Ambedkar in Social Work

Topics: Laser, Modulation, Lasers Pages: 9 (2537 words) Published: June 15, 2013

Independent Phase and Amplitude Control of a Laser Beam Using a Single-Phase-Only Spatial Light Modulator Laser-beam shaping is a rapidly developing field of research driven by both technological improvements of beam-shaping devices and the ever-increasing demands of applications. In high-energy laser chains, efficient beam shaping is successfully achieved in the front ends by passive methods such as beam apodization1 or intracavity mode shaping;2 however, these static techniques are unable to correct dynamic laserbeam profiles caused by alignment drifts or thermal problems. Spatial light modulators (SLM’s) are versatile devices that can modulate the polarization or the phase of laser beams at high refresh rates. It has been demonstrated that a SLM can be used to compensate for the thermal phase distortion occurring in high-energy glass amplifiers.3 Similarly, SLM’s have been used in high-energy laser applications, such as intracavity beam shaping4 or focal-spot control.5 In all these applications, only the phase-modulation capability of the SLM was used; however, there are numerous applications where phase-only modulation can be achieved differently. For instance, deformable mirrors are more attractive when it comes to wavefront correction of a large, high-energy, laser beam. Their scale and damage threshold allow them to be used within the power amplifier, while SLM’s are confined to the front end because of their modest size and low damage threshold. Nevertheless, a corrective device that would address both phase and amplitude simultaneously may be successfully used in high-energy lasers to significantly reduce the alignment procedure time, to improve the amplifier fill factor by injecting a more-adapted beam shape, to reduce the risk of damage in the laser chain by removing hot spots, and to improve the on-target characteristics of the beam by better control of the phase. Several techniques have been proposed to produce complex modulation of an electromagnetic field with an SLM for encoding computer-generated holograms.6,7 In both cases, two neighboring pixels with a single-dimension modulation capability are coupled to provide the two degrees of freedom required for independent phase and amplitude modulation. In our work, we use a similar approach, but our requirements differ from that of the hologram generation. First, the number of modulation points across the beam does not need to be high because spatial filtering imposes a low-pass limit on the spatial frequencies allowed in the system. Second, a high-efficiency modulation process is required to minimize passive losses. Lastly, the required amplitude-modulation accuracy should be better than measured shot-to-shot beam fluctuations for the correction to be fully beneficial. In this article, we propose a new method to modulate both the phase and amplitude of a laser beam, with a single-phaseonly SLM using a carrier spatial frequency and a spatial filter. As a result, the local intensity in the beam spatial profile is related to the amplitude of the carrier modulation, while its phase is related to the mean phase of the carrier. In the first part of this article, we show the simple relation between the transmitted intensity and the phase-modulation amplitude, and in the second part, we experimentally verify this scheme and use it to demonstrate beam shaping in a closed-loop configuration. The principle of the modulation is depicted in Fig. 96.19 for the case of a plane wave. The SLM is used as a phase-only device that applies a one-dimensional phase grating to the electric field. As a consequence, the two-dimensional propagation integral reduces to a one-dimensional one. In such a case, the electric field transmitted—or reflected—through the modulator accumulates a phase f given by E ¢ = E0 exp [ jf ( x )], (1)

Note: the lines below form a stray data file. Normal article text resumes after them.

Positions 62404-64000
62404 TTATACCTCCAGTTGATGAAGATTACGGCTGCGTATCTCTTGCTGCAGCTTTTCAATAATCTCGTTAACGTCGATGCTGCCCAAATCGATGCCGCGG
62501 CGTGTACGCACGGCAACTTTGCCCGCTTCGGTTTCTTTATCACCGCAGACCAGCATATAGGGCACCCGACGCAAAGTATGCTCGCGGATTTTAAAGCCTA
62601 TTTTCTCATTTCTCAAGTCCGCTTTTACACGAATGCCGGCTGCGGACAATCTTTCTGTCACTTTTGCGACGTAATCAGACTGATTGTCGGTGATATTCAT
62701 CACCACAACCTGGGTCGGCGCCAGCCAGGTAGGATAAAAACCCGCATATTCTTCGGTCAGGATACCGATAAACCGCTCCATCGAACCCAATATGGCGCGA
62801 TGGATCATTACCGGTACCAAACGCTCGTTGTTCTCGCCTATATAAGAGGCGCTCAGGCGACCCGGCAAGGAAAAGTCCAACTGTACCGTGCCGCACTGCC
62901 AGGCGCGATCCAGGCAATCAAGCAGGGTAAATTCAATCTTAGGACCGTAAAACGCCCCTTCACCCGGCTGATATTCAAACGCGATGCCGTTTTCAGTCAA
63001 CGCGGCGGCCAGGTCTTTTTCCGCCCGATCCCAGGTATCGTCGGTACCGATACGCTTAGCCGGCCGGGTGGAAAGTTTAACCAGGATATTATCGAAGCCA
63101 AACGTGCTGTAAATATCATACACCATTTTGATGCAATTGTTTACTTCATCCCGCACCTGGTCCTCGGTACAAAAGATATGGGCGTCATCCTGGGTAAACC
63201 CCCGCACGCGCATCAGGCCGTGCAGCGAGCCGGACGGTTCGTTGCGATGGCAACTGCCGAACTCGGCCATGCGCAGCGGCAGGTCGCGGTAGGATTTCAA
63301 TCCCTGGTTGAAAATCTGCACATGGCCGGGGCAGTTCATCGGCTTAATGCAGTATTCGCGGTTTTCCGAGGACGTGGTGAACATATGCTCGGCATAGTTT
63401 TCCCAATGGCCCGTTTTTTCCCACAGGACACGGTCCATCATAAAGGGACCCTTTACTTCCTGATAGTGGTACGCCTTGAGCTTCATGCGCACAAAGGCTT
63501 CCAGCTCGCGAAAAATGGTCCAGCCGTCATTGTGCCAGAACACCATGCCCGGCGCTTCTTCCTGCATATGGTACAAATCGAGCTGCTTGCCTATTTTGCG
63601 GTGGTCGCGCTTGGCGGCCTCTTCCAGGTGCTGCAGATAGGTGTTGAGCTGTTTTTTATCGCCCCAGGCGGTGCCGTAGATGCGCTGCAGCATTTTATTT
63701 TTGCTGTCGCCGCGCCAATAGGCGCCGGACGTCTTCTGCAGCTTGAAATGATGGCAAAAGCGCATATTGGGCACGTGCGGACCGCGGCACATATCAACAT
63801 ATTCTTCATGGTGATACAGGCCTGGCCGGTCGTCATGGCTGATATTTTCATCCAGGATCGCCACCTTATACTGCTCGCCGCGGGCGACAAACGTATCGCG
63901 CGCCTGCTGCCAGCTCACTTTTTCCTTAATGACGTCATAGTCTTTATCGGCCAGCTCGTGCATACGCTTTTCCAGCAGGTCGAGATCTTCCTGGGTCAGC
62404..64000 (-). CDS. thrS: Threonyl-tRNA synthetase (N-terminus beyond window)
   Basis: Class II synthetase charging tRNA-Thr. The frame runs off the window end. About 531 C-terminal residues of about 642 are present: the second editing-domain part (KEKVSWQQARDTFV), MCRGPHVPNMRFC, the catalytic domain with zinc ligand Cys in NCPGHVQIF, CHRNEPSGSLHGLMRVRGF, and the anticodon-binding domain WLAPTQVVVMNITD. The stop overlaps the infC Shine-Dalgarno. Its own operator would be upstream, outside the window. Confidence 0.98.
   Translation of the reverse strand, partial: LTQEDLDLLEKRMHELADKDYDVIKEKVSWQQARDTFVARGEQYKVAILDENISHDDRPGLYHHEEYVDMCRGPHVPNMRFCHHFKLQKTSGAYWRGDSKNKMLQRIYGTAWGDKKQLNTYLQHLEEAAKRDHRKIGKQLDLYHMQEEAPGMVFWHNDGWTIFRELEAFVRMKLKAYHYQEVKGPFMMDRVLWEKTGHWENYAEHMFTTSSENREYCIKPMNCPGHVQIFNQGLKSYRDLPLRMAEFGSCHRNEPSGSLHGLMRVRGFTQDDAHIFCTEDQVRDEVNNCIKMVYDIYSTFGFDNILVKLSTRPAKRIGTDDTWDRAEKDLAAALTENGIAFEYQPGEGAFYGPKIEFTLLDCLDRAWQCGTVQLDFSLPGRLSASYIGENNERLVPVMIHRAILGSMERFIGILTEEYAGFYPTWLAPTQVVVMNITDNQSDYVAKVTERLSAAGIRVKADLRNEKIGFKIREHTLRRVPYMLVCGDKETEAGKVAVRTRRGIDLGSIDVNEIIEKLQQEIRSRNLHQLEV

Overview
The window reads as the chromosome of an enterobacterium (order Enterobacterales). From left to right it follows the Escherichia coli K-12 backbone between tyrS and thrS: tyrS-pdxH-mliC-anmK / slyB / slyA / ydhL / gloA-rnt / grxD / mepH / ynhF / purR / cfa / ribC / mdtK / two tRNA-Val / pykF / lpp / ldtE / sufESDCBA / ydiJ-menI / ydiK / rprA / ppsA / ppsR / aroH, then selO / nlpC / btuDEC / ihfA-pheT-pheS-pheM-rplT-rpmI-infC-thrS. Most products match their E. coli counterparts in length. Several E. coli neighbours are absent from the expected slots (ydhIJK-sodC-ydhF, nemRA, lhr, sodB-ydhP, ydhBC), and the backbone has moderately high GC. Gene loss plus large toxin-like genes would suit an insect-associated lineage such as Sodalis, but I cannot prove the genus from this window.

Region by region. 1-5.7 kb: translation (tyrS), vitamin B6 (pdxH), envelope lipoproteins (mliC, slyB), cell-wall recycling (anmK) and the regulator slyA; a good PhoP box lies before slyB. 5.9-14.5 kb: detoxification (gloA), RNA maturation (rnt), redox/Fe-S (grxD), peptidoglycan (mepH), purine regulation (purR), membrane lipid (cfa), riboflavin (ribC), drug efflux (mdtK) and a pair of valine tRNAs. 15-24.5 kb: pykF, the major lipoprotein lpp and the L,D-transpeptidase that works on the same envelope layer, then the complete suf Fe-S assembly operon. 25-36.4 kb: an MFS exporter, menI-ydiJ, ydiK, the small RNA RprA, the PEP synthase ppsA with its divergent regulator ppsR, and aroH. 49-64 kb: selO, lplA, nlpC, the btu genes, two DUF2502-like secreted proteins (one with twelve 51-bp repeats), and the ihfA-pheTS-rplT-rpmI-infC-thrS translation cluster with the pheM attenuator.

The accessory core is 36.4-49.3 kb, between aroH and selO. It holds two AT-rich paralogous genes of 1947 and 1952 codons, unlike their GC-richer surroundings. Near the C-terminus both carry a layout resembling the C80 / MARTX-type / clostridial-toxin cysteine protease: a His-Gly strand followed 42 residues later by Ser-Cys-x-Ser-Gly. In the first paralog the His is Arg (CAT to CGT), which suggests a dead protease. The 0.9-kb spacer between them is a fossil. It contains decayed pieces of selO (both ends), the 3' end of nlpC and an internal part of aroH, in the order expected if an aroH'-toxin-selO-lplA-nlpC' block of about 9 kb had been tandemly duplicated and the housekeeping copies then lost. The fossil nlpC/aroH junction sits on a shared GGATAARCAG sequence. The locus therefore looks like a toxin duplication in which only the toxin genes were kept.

where E0 can be complex and f is a periodic...
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